ZURICH (Reuters) - Swiss fragrance and flavors company Givaudan has begun recycling Haitian vetiver roots now used to make oil for fragrances to produce a new cosmetic substance it said can reduce wrinkles and help scents linger longer.
Scientists and sustainability experts at Givaudan came up with a product they call Vetivyne by using water-soluble extract from exhausted vetiver roots, a by-product of the extraction procedure used to produce vetiver oil for fragrances, the company said on Monday.
In 2012 Givaudan established an organic, fair-trade partnership with Haitian vetiver farmers to improve cultivation practices in the poverty-stricken island nation. With its latest initiative, Givaudan hopes to cash in on increasing demand for products that consumers see as helping trim environmental waste. [reut.rs/2IZtBVc]
Vetivyne “contributes to answering the consumers’ need for more inspiring and eco-friendly products”, said Maurizio Volpi, who heads Givaudan’s fragrance division.
Other companies including Firmenich and New York-based International Flavors and Fragrances — along with Givaudan, the world’s leading producer of raw materials for the perfume industry — have also established sustainable vetiver farming programs in southwest Haiti.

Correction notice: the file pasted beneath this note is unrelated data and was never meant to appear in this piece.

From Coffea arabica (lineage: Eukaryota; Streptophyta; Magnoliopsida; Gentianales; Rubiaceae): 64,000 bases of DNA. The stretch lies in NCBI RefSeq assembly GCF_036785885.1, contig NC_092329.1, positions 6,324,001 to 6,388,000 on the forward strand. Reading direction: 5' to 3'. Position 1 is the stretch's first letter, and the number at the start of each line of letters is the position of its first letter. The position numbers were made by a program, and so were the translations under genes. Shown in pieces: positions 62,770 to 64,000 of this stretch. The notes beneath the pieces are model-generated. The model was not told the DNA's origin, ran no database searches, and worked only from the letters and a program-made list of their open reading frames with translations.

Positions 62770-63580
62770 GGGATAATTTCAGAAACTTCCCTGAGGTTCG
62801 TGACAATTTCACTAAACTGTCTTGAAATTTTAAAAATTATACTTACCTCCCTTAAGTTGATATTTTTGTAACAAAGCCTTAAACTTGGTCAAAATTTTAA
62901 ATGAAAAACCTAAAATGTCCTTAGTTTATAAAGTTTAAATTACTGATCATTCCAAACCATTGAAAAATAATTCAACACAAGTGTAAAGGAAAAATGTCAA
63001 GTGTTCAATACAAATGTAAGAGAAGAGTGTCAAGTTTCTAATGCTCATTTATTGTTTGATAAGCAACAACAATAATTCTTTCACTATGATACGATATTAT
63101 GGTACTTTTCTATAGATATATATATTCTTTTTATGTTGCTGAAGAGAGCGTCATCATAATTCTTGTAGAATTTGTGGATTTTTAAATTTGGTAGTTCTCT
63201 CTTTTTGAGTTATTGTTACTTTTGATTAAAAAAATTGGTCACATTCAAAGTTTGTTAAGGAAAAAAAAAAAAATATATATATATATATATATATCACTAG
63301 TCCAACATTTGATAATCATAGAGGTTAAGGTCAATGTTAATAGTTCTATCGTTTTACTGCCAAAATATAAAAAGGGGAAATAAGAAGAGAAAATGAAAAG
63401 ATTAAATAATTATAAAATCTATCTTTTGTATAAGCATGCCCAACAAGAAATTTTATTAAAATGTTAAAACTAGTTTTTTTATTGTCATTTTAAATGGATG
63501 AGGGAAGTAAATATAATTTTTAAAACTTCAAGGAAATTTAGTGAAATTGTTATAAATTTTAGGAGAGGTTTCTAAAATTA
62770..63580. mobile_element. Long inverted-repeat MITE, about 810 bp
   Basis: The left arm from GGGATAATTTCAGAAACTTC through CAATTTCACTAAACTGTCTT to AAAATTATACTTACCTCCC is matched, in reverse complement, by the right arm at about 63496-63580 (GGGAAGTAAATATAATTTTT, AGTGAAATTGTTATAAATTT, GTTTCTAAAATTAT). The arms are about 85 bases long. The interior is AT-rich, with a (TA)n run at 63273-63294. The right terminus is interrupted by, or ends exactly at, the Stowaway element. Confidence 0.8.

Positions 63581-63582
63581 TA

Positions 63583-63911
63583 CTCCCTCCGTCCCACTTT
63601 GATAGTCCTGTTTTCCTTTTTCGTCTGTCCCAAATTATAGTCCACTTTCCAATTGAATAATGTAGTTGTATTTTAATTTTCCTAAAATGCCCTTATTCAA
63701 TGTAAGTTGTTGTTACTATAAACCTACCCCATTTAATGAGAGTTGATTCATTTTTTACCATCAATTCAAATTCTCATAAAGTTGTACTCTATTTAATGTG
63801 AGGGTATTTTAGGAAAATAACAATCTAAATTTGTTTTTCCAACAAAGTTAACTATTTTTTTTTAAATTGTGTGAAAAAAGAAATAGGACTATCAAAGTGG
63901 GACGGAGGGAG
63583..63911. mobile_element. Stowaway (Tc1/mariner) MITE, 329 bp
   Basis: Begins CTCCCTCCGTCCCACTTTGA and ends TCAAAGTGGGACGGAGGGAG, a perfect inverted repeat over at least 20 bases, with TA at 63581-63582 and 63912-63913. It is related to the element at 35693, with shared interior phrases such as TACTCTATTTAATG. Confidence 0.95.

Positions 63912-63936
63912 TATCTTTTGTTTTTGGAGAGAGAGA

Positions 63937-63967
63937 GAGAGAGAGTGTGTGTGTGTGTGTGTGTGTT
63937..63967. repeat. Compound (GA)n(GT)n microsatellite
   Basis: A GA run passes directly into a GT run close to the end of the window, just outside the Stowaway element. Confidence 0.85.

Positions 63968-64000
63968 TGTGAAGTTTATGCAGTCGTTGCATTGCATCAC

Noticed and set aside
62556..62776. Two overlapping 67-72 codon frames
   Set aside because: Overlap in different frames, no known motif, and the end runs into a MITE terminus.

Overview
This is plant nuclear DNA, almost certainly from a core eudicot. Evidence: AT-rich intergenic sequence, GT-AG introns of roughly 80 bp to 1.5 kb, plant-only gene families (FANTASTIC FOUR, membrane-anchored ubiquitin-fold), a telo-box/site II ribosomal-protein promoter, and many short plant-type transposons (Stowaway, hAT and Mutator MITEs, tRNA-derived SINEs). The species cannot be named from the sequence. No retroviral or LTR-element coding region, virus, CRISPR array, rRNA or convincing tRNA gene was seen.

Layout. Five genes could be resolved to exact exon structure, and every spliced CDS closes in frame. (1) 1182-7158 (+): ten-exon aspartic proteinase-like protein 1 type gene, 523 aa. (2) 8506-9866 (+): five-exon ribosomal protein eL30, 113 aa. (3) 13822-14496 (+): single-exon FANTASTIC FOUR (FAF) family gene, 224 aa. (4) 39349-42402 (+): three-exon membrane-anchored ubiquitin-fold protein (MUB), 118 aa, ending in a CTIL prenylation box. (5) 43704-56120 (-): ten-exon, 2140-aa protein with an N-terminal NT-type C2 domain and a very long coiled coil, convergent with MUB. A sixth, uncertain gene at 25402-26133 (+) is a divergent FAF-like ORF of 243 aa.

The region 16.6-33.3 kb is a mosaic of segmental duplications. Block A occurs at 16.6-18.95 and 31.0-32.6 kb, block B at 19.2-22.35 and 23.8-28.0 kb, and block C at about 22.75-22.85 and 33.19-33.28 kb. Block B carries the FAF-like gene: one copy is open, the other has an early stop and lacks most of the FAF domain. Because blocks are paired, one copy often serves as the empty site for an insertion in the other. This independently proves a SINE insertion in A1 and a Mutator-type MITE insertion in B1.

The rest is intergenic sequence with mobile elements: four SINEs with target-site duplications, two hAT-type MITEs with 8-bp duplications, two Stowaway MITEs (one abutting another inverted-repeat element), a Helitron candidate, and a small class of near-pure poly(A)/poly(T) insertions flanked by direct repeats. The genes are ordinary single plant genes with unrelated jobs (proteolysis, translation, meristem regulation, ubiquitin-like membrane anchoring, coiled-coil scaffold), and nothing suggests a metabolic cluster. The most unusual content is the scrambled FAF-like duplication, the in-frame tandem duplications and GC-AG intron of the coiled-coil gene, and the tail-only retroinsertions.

Givaudan works with a cooperative of more than 260 vetiver farmers in Haiti, where living conditions in rural areas are among the worst in the world and some families earn $2 per day.
Natural catastrophes including a 2010 earthquake that killed some 200,000 people helped plunge Haiti into prolonged chaos, and some have pinned their hopes on vetiver — known as Haiti’s “super crop” — to help the economy stabilize.
With Givaudan’s new product, the active ingredient “is fully natural, concentrated, odor-free and offers clinically proven skin benefits”, the company said, including skin hydration, suppleness and wrinkle-reduction around the mouth.
The company gave no sales forecasts for the ingredient, which also helps boost the duration that a fragrance lasts when applied to the skin, Givaudan said.
Reporting by Michael Shields and John Miller, editing by Louise Heavens